Evil Dead: The Game is finally here. Filled to the brim with demon slaying action, this PvP/PvE asymmetrical experience delivers all of the thrills the franchise is known for. Players will certainly need to work together if they hope to survive the night. Unless of course, they’ve chosen to take up the spirits of Evil Dead’s demonic entities. Then it’s all human possession and mean-spirited trees. Groovy!
Like most games of this ilk, the goal of the survivors is to best their overpowered rival. They’ll need to hunt down pages of the Necronomicon–the Book of the Dead–and use it to find a magical dagger needed to defeat the Dark Ones. This is easier said than done given how Evil Dead’s large maps are swarming with enemies, the most dangerous being those who are player-controlled. They’ll do everything in their power to stop the survivors at every turn.
No matter which side of the battle you’re on, Evil Dead: The Game has a ton of tools to help you achieve your goals. Knowing how and when to use them is key. Here are a few tips to keep in mind during your first several hours playing Evil Dead: The Game.
Manage your fear
Evil Dead: The Game utilizes several horror-based mechanics/systems that need to be managed during play. This main one, when playing as a survivor, is the fear gauge. Located on the bottom left of the screen (right under your life bar) is a meter that slowly fills up over the course of a match. Certain stimuli and/or compromising situations–getting attacked by deadites, tripping a scare trap, being alone or in darkness–contributes to your rising fear.
The last thing you’d want to happen in a horror movie is to be targeted by the rampaging monster. The same thing applies here. If your character becomes too afraid, they’ll signal their whereabouts to the demon player by actively showing up on the map. This also makes you prone to possession; the demon can take over your body, forcing you to attack your teammates.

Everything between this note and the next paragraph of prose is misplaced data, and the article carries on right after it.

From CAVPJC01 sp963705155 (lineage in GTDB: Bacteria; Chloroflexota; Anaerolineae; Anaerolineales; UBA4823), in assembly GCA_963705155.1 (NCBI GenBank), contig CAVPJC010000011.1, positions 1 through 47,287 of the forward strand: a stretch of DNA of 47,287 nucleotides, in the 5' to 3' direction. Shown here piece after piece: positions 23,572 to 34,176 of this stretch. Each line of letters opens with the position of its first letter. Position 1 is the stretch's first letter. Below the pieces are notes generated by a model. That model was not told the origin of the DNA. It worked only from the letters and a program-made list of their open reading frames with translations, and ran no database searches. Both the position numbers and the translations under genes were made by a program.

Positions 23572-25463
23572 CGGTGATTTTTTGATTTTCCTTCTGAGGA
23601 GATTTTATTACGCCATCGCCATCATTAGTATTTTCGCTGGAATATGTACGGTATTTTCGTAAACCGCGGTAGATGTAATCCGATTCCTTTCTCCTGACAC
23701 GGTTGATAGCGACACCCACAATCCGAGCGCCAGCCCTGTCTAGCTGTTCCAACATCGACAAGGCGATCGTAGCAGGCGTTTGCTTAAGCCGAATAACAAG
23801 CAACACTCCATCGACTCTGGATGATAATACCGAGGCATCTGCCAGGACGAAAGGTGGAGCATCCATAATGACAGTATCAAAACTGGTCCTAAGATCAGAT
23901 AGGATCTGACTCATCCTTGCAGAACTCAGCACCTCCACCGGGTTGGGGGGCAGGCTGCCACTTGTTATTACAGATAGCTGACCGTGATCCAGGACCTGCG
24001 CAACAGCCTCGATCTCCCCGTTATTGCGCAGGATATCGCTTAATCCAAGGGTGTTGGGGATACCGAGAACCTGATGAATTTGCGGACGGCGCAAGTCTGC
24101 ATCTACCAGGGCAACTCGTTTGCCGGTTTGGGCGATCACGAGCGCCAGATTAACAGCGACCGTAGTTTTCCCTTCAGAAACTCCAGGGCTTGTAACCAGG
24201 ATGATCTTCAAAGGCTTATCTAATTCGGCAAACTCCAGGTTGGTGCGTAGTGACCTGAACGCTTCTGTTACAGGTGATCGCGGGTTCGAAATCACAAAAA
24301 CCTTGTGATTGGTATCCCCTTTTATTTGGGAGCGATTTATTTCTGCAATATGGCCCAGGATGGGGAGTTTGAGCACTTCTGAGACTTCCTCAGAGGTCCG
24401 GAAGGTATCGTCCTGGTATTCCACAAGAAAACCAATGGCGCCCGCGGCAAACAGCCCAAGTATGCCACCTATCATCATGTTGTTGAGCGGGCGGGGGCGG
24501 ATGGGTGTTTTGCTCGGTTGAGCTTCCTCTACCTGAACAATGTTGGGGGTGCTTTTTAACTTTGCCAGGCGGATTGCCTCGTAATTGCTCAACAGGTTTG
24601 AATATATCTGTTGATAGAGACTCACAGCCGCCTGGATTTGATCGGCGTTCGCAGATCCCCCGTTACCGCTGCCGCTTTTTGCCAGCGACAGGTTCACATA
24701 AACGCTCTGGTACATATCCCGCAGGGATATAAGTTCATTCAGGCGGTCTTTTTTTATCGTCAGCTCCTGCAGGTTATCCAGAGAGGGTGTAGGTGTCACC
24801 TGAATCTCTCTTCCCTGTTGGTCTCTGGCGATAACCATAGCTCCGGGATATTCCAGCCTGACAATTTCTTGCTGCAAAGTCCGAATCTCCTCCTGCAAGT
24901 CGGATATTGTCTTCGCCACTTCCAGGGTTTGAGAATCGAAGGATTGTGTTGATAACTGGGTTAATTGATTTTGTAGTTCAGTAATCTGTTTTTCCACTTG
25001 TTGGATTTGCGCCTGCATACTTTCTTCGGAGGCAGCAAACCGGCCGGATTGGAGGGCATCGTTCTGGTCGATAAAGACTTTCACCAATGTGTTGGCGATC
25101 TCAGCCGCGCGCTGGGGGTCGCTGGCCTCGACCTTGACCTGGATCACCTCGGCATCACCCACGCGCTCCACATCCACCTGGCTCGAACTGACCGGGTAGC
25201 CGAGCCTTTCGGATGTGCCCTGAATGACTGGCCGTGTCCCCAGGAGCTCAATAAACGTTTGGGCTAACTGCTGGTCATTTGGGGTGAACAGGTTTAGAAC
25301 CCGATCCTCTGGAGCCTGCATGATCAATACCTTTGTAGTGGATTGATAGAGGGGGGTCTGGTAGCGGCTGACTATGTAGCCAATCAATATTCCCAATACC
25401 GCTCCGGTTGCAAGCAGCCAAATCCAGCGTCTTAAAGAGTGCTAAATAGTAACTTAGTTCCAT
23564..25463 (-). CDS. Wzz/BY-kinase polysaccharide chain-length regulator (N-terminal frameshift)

Stand in the light to reduce your fear levels.
The good news is that there are several ways to combat your fear. Stay with your team. Use matches to activate light sources scattered about the map. If possible, don’t take on several enemies at once. And if you have a character that has fear-based buffs, don’t forget to use them. While this all might seem like obvious, we’ve won several matches as demons because players forgot to manage their fear. It’s a secondary thing that doesn’t directly contribute to a loss of health. Most just forget about it while running to and from their objectives.
When we say sneaky, we don’t mean crawling through tall grass ghillie-style. We mean don’t do things that’ll bring unwanted attention to yourself. Using a gun to take down enemies early on isn’t wise for instance. Every time you do, you risk the chance of alerting the demon player. It’s best to stick with melee weapons at the start of a match.
The demon will also know when you’ve gotten into a vehicle via a prompt informing them of your location and the direction you’re moving in. That doesn’t mean you should never use a car. Just be aware that it’s like sending up a signal flare.
Use the map
Evil Dead: The Game has a handy ping system. You can ping unwanted weapons, health-based items, and more while running about. That said, the ping system is best used in conjunction with the game’s map. Because the play area is huge, it’s best to mark a desired location before running off.
Evil Dead’s map is huge.
You won’t necessarily get lost while playing, as anyone who pulls up the map will be able to spot your icon. The problem comes when navigating through these areas with a split team. And since a lack of mic usage can often leave teams disadvantaged, it’s quite possible for them to see your icon and yet, have trouble actually finding you during an attack. Are you on this hill overlooking a mine shaft or are you in the tunnels below?
Working as a team is key. To do that properly, you’ll need to stay with your teammates. Splitting up in hopes of finding the pages of the Necronomicon sooner than later will only lead to a rising fear gauge and possibly death.
You can only assist downed players if you’re close by.
That’s not to say that you can’t search different houses while rooting through an area. Just that you should be close enough to one another to help out if things go bad. Don’t be half way across the map expecting someone to find your remains during a deadite attack.
Make sure to dodge attacks. Too many players go into a fight, chainsaw swinging, expecting to win. While it does work most of the time against low level enemies, you’ll eventually take some damage during the scuffle. That damage adds up over time.